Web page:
Is there anything the new Panavue Image Assembler can do that PT Gui cannot?
Probably not, except save you heaps of time. I should try PTGui but I'm put off by the difficulty of this program that everyone seems to admit.
As a speed experiment, I've just timed how long it takes on my new computer to load and stitch 13 x 92.6MB 16 bit images, which result in a file size of 1.1GB. (These are 35mm negatives scanned at 3500 dpi).
The total time from the loading of the first image till the final stitched image appeared on the screen, including time spent on the 'find camera position automatically' option, which appears to be a substitute for 'lens definition', was 16 minutes. Yes, that's sixteen. Sixteen minutes to stitch a 1.1GB image. And what's even more remarkable, the stitch is flawless.
However, I admit that this was an easy stitch because there's nothing in the near foreground to cause serious parallax errors. It's a scene of an escarpment, waterfall, rainforest and coastline.
An interesting new feature of IA is the ability to save a stitched image in multi-layer PSD format to manipulate each individual image in PS later, if things did not work out quite right. This sounds to me like something to be avoided. Better to get the stitch right in the first instance, but for those advanced Photoshop users (I don't consider myself advanced) this feature might prove to be very useful. However, it seems Photoshop 3 PSD has a serious file size limitation. My 1 GB image is too big to save in multi-layer PSD. Following is an extract from Panavue's site on this feature.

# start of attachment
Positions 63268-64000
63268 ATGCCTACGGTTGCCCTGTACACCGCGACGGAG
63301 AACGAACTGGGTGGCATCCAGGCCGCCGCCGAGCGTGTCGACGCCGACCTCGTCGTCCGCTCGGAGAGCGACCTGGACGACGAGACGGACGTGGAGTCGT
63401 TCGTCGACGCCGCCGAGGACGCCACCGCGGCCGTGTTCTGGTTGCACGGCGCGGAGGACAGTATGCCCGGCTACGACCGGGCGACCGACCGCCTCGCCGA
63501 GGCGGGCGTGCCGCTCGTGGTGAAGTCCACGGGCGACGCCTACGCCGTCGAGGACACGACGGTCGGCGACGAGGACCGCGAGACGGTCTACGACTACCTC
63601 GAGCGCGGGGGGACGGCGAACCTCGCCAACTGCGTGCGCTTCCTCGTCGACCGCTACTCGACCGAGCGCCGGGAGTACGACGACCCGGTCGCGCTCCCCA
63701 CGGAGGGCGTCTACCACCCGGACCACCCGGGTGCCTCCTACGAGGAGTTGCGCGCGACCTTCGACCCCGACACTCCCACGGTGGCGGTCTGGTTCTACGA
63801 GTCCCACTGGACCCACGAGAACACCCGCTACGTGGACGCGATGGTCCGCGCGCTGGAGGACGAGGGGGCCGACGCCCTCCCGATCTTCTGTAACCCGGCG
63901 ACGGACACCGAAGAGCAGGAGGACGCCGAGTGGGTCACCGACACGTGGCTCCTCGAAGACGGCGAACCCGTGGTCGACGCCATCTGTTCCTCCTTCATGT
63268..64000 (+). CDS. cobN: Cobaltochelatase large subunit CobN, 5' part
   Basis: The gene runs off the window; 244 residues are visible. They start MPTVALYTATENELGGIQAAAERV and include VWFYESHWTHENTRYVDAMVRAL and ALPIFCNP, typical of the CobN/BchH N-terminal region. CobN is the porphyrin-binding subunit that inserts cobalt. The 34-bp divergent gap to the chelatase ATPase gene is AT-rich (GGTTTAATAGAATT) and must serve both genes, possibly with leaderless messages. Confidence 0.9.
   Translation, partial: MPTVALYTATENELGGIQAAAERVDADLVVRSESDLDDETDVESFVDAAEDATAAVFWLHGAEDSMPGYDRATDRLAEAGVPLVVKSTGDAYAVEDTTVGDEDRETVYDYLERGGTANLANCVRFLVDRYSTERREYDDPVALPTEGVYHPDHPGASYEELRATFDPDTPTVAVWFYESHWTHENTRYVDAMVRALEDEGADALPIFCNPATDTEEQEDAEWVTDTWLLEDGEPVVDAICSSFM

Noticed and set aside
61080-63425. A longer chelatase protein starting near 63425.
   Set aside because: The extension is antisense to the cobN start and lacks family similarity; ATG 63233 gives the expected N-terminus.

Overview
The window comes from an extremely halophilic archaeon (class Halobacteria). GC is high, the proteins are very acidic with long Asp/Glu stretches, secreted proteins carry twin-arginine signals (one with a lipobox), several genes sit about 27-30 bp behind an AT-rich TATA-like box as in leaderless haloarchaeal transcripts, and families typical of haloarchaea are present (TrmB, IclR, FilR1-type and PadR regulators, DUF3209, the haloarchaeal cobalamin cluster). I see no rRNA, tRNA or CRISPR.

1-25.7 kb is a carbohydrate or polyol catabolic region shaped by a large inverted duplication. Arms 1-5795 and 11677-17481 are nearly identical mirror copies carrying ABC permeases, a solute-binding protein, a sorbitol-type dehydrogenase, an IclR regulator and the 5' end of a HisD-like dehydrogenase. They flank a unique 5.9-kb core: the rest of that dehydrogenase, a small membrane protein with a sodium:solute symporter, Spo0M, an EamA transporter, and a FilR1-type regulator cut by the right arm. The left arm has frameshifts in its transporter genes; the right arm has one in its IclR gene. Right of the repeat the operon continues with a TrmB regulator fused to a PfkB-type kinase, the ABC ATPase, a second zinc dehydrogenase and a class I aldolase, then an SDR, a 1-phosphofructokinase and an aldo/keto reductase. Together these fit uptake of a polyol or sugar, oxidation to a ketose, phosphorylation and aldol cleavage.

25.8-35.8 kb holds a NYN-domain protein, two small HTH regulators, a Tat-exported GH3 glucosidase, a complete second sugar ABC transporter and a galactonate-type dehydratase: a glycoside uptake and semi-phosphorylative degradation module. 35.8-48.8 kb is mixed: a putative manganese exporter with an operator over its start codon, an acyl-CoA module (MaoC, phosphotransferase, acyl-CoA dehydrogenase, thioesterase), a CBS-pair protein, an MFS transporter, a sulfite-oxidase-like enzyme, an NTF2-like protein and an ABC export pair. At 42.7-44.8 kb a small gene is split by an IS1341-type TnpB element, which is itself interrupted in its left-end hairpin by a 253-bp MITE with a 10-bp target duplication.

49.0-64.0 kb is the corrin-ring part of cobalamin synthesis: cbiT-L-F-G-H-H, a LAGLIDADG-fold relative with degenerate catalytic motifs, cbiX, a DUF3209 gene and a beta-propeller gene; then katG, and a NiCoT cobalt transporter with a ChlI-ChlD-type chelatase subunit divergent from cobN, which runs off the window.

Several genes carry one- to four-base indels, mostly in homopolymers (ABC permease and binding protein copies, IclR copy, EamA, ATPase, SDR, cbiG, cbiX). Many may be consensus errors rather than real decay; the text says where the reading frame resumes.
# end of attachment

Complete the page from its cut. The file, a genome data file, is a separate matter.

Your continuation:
The Professional Edition of ImageAssembler allows you to save your resulting images as multi-layer PSD files. This allows you to do post-production retouching in Photoshop. When you open a multi-layer PSD resulting image in Photoshop, you see each source image as a separate layer. In each of these layers, the blending is saved as a mask. You may use all of the Photoshop tools to modify the colors of any of the images, to move one image with respect to another, or to change the stitch line or blending width. Probably the most useful feature is the ability to modify the stitch lines or the blending widths by working on the masks. You may make a mask visible, then add to it with the pencil or the brush tool, or remove from it with the eraser tool. Photoshop's rich set of features allows for unlimited control of the blending.